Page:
TORONTO -- Canadian auto sales slumped among the major automakers last month, according to figures released on Wednesday, as cautious consumers found little motivation to buy new vehicles.
Analysts said headline-making oil prices coupled with high insurance costs were partly to blame for deterring some consumers from showrooms.
"The traditional safety valve of consumer incentives and high leasing rates is coming back to haunt the market," said Dennis Desrosiers, an independent industry consultant.
"The theory with these safety valves is that you steal sales from the future with great pricing. Well, at some point the future becomes today."
Desrosiers, who noted that extra sales from a year or two ago may have been sales that could occur now, described total monthly sales for the industry as "dismal."
Total sales were down 6.7 percent in August compared with the same month last year. On the year to date, sales are down 4.9 percent.
General Motors of Canada, the country's biggest automaker, said total monthly sales fell 11.4 percent to 40,731 vehicles in August.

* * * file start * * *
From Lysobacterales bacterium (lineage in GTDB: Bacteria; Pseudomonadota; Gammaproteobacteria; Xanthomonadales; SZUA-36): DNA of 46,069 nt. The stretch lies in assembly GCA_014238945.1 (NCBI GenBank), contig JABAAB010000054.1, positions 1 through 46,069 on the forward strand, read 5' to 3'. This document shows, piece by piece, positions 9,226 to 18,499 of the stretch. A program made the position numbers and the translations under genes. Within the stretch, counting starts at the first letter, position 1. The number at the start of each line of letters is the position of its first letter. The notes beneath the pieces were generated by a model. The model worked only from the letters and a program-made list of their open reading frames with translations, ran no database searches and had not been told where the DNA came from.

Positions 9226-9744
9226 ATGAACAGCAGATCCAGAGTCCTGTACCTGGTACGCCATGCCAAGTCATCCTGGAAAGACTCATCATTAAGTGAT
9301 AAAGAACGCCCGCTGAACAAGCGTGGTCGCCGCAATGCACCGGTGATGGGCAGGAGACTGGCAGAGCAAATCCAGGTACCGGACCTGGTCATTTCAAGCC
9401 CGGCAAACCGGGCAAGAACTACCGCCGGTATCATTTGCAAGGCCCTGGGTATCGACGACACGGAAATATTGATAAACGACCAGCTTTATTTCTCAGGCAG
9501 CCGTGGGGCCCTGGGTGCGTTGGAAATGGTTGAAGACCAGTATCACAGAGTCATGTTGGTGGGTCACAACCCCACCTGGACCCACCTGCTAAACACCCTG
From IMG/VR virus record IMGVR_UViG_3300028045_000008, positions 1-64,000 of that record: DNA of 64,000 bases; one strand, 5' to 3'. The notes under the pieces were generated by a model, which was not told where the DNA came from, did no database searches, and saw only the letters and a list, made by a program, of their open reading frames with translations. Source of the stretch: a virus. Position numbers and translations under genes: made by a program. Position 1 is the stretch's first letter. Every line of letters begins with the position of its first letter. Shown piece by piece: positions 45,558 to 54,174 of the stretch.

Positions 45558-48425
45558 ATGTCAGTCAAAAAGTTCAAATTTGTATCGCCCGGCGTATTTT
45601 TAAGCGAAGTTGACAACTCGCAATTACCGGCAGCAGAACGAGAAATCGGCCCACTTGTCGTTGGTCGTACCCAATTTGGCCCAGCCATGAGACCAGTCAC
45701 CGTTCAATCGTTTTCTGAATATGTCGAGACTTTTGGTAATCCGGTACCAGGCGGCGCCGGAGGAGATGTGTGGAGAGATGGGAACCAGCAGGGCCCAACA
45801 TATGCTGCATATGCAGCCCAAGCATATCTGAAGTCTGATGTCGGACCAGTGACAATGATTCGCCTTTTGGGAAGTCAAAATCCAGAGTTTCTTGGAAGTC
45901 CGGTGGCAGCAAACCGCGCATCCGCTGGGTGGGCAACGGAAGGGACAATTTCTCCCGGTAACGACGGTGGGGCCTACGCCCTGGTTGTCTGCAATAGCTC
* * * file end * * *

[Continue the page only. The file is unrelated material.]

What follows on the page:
Car sales were down 7.6 percent and light truck sales -- which include minivans and SUVs -- declined 15.2 percent over the same month last year.
DaimlerChrysler Canada reported a 3.2 percent decline in total sales to 14,523. A 7.9 percent retreat in truck sales offset a 13.7 percent gain in car sales.
Ford Motor of Canada said total sales fell 11.9 percent to 16,127 units. Truck sales were off 10.3 percent while car sales fell 16.7 percent.
Japan's biggest automaker, Toyota Canada, which has been on a record-setting pace all year, said its total sales stumbled last month, falling 5.2 percent to 14,700 vehicles.